In the modern ballpark, where nothing is too sacrosanct for a corporate logo, the Levi's flags told the story on Tuesday.
The flags fly high above right field at AT&T Park, bright red buffers between the ballpark and the San Francisco Bay. As the wind blew briskly all afternoon, the Levi's flags pointed toward dead center field all afternoon.
Right field at AT&T Park is not an easy position to play, with its spacious ground, and pinball angles, and with fans peeking in and hollering at you from a promenade behind the base of the outfield fence. Mix in a windy day, and right field can become a nightmare.
Randal Grichuk found that out the hard way. The St. Louis Cardinals rookie played right field here for the first time in his career, in Game 3 of the National League Championship Series. The San Francisco Giants scored five runs in victory, with three of the runs coming on one fly ball that Grichuk thought would clear the fence in right field but ended up caroming off the fence near center field.
Grichuk had the sympathy of San Francisco center fielder Gregor Blanco, who plays this outfield every day.
"This was the toughest wind that I've ever played in baseball," Blanco said. "The wind was unbelievable.
"We hit a couple balls that should have been out in any park. They just stayed and floated."
The most critical hit came in the first inning, when the Giants scored four times, all with two out.
Hunter Pence already had doubled home one run, and the Giants had the bases loaded. Travis Ishikawa laced a fly ball high and deep to right field, and Grichuk drifted back, to where he expected the ball might fly over his head.
"I thought it was out of here," Grichuk said.
The ball got caught up in the gusts and carried toward center field, exactly where the flags were pointing. When the ball came down, it did so far from Grichuk. It caromed off the base of the outfield wall, and center fielder Jon Jay played the ball because he was closer to it.
Ishikawa had a bases-clearing double. The Giants led, 4-0.
Even though Grichuk had belatedly scampered toward center and turned around to play the ball off the wall, he said he did not see the ball hit the wall. He said he would head to the video room to see, and to learn.
"I didn't actually see where it hit," he said. "I'm going to go watch it. Maybe if I would have drifted more along the wall and not decided to play it off the wall, the catch could have been made."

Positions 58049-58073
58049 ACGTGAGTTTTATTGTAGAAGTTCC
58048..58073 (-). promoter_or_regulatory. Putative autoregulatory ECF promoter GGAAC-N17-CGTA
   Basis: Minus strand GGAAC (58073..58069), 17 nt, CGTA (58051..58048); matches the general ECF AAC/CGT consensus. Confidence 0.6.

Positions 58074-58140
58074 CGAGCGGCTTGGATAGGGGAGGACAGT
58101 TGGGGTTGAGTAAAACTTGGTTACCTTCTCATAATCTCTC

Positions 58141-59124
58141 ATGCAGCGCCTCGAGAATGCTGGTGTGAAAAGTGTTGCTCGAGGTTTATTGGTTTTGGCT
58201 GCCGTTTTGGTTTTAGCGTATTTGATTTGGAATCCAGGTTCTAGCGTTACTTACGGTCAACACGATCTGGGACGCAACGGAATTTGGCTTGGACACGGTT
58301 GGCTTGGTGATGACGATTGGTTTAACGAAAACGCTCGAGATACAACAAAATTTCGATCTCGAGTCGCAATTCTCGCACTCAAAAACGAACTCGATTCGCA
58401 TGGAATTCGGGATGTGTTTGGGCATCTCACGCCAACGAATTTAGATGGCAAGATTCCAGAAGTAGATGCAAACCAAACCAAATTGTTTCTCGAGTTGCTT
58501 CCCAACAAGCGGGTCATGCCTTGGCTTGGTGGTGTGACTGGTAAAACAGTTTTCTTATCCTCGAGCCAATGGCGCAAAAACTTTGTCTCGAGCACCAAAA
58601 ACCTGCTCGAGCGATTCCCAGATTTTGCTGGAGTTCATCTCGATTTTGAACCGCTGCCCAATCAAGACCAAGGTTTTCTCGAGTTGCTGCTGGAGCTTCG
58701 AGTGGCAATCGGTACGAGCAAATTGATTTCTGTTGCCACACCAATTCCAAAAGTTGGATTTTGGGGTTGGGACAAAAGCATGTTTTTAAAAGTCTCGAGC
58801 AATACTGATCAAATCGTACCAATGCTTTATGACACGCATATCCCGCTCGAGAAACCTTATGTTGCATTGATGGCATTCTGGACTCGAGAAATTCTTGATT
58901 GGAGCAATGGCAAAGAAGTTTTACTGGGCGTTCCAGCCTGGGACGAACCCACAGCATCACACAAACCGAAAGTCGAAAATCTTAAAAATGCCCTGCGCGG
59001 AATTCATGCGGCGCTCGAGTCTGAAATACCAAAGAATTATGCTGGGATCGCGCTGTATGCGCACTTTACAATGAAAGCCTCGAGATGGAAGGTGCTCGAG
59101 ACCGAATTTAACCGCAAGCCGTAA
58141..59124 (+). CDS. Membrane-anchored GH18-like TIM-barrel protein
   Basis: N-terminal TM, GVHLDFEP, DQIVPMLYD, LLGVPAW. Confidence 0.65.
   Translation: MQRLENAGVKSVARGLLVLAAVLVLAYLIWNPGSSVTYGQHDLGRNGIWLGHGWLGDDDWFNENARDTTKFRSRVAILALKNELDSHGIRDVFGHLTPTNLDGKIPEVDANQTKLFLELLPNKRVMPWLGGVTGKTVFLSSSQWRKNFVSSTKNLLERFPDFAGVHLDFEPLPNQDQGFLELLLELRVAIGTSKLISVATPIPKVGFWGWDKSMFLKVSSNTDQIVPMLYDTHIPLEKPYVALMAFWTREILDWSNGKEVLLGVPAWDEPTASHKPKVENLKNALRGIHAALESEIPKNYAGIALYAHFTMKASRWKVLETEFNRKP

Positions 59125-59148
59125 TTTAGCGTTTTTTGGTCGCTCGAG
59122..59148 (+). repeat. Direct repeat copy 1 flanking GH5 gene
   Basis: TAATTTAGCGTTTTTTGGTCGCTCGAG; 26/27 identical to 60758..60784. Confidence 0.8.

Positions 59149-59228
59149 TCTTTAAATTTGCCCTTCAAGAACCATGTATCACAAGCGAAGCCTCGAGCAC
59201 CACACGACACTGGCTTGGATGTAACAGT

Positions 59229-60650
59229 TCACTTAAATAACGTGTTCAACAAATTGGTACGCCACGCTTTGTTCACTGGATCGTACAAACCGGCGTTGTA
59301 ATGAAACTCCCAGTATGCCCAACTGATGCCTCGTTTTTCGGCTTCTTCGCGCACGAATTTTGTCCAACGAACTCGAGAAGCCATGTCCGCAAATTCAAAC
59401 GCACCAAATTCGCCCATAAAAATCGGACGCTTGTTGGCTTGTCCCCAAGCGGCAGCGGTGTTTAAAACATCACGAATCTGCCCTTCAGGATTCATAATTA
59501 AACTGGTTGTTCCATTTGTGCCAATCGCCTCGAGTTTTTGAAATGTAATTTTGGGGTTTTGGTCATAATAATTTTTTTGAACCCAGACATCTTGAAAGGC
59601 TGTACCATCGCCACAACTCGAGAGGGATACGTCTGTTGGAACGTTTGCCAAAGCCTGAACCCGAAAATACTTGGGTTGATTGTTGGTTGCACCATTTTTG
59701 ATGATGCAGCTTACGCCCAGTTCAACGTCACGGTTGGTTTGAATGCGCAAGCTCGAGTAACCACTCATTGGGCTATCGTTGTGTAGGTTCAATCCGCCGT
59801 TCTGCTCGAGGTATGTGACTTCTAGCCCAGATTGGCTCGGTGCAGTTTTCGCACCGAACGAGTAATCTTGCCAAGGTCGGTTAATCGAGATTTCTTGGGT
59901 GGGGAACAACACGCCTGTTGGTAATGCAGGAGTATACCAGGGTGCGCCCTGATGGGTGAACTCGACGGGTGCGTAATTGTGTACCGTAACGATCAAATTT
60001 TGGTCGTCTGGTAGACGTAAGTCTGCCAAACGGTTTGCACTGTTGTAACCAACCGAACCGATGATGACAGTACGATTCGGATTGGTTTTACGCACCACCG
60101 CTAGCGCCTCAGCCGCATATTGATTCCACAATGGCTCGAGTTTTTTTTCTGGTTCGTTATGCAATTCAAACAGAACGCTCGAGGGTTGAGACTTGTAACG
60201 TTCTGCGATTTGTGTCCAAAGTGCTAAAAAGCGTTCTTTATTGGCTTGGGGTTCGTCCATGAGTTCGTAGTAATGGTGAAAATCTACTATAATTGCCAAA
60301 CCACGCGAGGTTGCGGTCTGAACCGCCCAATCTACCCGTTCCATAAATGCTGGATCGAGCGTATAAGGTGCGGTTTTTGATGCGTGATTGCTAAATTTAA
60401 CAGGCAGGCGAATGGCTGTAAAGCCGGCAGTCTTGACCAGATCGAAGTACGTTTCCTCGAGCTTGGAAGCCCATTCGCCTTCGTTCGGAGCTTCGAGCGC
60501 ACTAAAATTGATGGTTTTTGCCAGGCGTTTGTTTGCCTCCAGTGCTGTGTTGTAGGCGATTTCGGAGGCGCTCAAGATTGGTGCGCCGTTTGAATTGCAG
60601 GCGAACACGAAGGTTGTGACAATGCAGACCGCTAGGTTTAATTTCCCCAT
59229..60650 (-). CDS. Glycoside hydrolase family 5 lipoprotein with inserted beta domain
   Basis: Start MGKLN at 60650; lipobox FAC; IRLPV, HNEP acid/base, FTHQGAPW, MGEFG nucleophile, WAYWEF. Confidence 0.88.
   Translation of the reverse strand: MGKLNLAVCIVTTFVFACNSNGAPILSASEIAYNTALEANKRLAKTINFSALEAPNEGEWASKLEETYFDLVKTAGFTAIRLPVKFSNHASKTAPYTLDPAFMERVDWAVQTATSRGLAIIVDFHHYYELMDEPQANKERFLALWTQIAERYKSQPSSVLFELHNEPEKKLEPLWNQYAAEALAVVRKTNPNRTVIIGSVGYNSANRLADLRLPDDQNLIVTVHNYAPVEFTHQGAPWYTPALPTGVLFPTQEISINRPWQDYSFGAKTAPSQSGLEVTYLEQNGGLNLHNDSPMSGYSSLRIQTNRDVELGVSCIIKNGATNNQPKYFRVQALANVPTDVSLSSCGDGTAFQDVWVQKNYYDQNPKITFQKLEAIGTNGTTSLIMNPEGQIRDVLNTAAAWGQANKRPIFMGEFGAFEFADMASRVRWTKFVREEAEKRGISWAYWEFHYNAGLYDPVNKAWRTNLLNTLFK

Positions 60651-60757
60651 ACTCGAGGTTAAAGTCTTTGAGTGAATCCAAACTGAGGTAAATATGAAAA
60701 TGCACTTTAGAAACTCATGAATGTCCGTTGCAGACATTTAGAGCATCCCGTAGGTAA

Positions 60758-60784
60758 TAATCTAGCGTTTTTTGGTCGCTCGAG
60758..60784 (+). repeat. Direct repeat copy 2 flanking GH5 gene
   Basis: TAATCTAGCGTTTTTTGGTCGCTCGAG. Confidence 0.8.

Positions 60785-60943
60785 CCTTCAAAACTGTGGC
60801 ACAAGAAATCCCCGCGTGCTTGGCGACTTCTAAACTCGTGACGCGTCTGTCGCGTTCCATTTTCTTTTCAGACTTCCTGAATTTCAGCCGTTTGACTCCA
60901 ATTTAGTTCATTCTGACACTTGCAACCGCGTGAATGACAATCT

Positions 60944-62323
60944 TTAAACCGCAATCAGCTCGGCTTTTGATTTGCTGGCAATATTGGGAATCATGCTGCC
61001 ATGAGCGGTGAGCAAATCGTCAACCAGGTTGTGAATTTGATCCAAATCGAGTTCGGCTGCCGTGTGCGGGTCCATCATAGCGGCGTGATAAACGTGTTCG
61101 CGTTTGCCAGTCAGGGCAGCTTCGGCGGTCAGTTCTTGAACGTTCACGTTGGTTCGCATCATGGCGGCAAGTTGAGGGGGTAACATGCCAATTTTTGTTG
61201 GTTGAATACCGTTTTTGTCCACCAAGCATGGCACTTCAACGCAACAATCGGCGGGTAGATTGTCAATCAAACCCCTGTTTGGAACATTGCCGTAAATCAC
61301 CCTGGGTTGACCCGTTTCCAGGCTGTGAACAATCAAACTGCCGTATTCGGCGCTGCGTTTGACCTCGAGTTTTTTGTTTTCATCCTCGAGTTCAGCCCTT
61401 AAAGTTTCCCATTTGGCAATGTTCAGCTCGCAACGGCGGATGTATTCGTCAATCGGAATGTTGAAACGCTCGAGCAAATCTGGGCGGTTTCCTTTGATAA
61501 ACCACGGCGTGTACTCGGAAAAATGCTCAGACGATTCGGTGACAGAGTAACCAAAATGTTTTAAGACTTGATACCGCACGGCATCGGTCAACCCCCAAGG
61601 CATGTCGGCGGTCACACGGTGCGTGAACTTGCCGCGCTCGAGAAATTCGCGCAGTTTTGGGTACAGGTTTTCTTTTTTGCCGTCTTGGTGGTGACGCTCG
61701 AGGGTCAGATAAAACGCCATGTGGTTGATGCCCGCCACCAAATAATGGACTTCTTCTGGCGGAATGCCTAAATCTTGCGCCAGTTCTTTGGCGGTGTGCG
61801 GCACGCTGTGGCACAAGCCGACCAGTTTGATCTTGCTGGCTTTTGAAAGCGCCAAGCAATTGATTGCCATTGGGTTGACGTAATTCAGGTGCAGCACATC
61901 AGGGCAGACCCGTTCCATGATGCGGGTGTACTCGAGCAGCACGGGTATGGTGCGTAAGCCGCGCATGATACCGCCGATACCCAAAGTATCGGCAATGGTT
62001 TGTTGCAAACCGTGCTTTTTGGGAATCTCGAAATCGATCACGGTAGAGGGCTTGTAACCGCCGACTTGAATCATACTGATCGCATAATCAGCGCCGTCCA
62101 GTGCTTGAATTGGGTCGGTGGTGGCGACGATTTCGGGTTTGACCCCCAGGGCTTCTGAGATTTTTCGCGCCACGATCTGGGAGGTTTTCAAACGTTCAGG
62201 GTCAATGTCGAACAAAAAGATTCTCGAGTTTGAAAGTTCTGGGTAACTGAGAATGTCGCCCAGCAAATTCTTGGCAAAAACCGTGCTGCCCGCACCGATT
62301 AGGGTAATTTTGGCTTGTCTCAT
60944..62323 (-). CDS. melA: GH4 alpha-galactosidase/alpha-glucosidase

The score stayed that way until the fourth inning, when the Cardinals had two on and two out. Pence, who plays right field here every day, then demonstrated how tricky the position can be even with the advantage of familiarity.
Kolten Wong hit the same kind of fly ball that Ishikawa had — high and deep to right field, and into the gusts. The ball carried far more toward center field than Pence anticipated. Wong had a triple, and St. Louis had its first two runs.
"The ball was really far from me," Blanco said. "All of a sudden, I thought, if I dived, maybe I could have caught it."
The dimensions on the half of the outfield that Grichuk plays: 309 feet down the right-field line, 365 feet to one corner in right-center field, 421 feet to the deepest corner in right-center, 399 feet to dead center.
Grichuk did not hesitate to agree this outfield is the weirdest he has ever played.
"Most definitely," he said. "There's a lot going on out there. Throw in the wind, and it's pretty tricky."
A.J. Pierzynski started at catcher for St. Louis in place of the injured Yadier Molina, who had started 83 consecutive postseason games. Molina, who has a strained oblique muscle, is unlikely to start in this series but did warm up pitchers in the Cardinals bullpen. The last St. Louis player to start a postseason game at catcher before Molina? Current Cardinals Manager Mike Matheny, in 2004. … The Giants became the first NL team to win on a walkoff error since the 1986 New York Mets — the Bill Buckner game — and the first Giants team to score at least four runs in the first inning of a postseason game since scoring six in the first inning of Game 7 of the 1912 World Series.